Now’s The Time to Catch Big fish!

Catching Big Fish in Tampa Bay with Captain Wade Osborne

First, Tarpon:

Tarpon are on the move and for the most part, an early day’s start is preferred.   Here are a few of the advantages to being the first on the water.

Along the beaches, there will be less boat traffic in the morning and the ability to see the tarpon breaking the surface from a distance is enhanced as the rising sun glistens off their silver backs.

The best areas to set up to locate tarpon are just outside one of the many passes from St. Petersburg to Anna Maria Island.    

After spotting tarpon in open water, position the boat in their line of travel from a distance and wait for them to approach you. Do not chase the fish! Once you’re in position, cast your bait out in front of the fish so it has time to enter the strike zone as the tarpon approach.  If your first bait offering is ignored, let the fish pass by the boat at least 50 yards before starting the motor to circle around for another try.  Putting too much pressure on any one fish will shut the action down completely. 

The Sunshine Skyway Bridge is another hot spot to hook up with the silver king.  Some areas of the bridge are better than others, so stake them out early.  Once anchored, I like to start chumming with cut bait.  While chumming, mix it up.  I like to toss out crushed live baits, with my fresh cut bait.  The only drawback from using cut bait is it attracts mackerel and sharks, so be prepared to re-rig often.  But the advantages of more tarpon hookups and the occasional cobia are worth it.

Second, snook:

Snook begin their annual spawn this month, so catch-and-release fishing will be red hot right through August.  Catching snook measuring over 30 inches is common place this time of year, so beef up your tackle and use at least 40 lb. fluorocarbon leader.  Spawning snook are also most aggressively feeding during a strong tidal flow so plan your trip accordingly.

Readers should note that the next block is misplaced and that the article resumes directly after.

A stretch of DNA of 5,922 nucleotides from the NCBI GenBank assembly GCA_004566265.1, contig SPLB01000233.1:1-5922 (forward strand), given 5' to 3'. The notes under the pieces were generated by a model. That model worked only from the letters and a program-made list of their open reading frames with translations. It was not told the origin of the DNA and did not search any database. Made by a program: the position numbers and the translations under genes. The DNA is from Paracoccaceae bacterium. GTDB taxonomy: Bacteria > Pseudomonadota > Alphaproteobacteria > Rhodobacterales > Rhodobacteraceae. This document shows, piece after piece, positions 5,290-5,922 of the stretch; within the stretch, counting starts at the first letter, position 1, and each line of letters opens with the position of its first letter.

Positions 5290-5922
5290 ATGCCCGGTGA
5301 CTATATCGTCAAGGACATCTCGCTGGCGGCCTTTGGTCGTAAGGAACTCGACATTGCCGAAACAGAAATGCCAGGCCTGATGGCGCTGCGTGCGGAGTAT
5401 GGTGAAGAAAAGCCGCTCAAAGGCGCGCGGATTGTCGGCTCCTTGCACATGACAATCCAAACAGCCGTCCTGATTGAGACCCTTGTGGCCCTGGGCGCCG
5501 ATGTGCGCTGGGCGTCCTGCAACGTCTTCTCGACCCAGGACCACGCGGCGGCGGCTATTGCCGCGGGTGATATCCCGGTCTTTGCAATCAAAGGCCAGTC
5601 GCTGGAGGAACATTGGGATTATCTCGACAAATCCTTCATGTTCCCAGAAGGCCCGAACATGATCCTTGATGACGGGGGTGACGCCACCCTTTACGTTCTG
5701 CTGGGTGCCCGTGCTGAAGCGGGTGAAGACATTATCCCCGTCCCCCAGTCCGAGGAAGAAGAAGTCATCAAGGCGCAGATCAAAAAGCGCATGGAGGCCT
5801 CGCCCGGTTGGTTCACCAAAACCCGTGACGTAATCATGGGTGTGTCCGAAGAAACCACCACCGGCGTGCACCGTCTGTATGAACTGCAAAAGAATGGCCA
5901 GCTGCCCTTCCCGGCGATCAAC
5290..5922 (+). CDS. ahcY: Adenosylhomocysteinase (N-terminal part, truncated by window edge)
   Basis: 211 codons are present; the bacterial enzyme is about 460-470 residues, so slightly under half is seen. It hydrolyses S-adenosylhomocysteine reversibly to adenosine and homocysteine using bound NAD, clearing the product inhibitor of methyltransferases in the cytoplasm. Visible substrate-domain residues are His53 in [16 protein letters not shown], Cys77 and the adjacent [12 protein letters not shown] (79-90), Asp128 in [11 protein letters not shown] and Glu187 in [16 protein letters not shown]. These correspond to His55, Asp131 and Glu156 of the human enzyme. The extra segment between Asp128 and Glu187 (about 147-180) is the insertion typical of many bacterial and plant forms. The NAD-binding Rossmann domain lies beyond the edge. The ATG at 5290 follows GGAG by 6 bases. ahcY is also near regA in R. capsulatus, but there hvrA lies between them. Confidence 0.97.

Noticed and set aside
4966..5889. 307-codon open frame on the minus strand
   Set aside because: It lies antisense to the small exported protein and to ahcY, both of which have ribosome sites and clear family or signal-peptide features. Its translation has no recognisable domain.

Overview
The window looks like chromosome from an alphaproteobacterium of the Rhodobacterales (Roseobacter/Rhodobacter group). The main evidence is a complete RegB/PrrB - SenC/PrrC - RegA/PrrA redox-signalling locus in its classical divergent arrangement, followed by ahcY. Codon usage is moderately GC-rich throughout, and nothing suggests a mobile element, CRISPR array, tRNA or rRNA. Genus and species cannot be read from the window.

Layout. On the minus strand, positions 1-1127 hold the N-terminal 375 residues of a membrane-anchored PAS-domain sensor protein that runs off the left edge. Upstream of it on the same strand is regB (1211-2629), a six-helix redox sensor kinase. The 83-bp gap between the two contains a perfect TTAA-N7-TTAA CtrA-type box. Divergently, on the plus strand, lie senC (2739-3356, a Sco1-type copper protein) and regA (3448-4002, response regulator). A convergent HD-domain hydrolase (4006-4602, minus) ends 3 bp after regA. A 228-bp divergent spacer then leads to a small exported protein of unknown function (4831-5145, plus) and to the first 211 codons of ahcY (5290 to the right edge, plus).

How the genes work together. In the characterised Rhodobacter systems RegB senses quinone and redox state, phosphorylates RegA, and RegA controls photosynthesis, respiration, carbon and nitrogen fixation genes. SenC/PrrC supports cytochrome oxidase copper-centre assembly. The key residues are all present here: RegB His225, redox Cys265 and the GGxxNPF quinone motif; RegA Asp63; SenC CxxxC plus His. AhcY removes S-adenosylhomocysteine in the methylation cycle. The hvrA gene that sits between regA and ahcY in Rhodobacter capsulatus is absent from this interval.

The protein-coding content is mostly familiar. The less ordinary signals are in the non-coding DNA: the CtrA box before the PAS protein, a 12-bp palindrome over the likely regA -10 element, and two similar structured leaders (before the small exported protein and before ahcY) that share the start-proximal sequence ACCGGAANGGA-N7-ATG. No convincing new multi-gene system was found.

Third, Redfish:

The redfish have been schooling on many of the grass flats in St. Petersburg and upper Tampa Bay.  One key to success is to arrive a few hours before high tide.  Oyster beds, mangrove shorelines and grass flats peppered with sandy spots are the best places to target redfish. 

Scaled sardines, pinfish or fresh cut bait are all excellent choices for luring redfish to the hook.  Ladyfish, mullet, threadfins, sardines and pinfish all make for great cut bait.  Whichever you decide to use, broadcast some of the same chunks around the boat to draw in redfish. 

Fourth, Cobia:

Cobia will be invading the flats this month also.  I always keep two cobia rigs on the boat.  One already rigged with an artificial eel and the other setup for live bait.  Some of my favorite cobia baits are pinfish, threadfins, large scaled sardines and jumbo shrimp.  When making a cast to a cobia always lead the fish, don’t drop the bait on its head unless you want to watch it swim away, fast.

If you should spot a large southern stingray on the flats look closely, because a cobia could be nearby.

Many times, I get too busy to write reports as often as I would like, so if you’re interested in what I’ve caught lately, like me on Facebook for my most recent updates.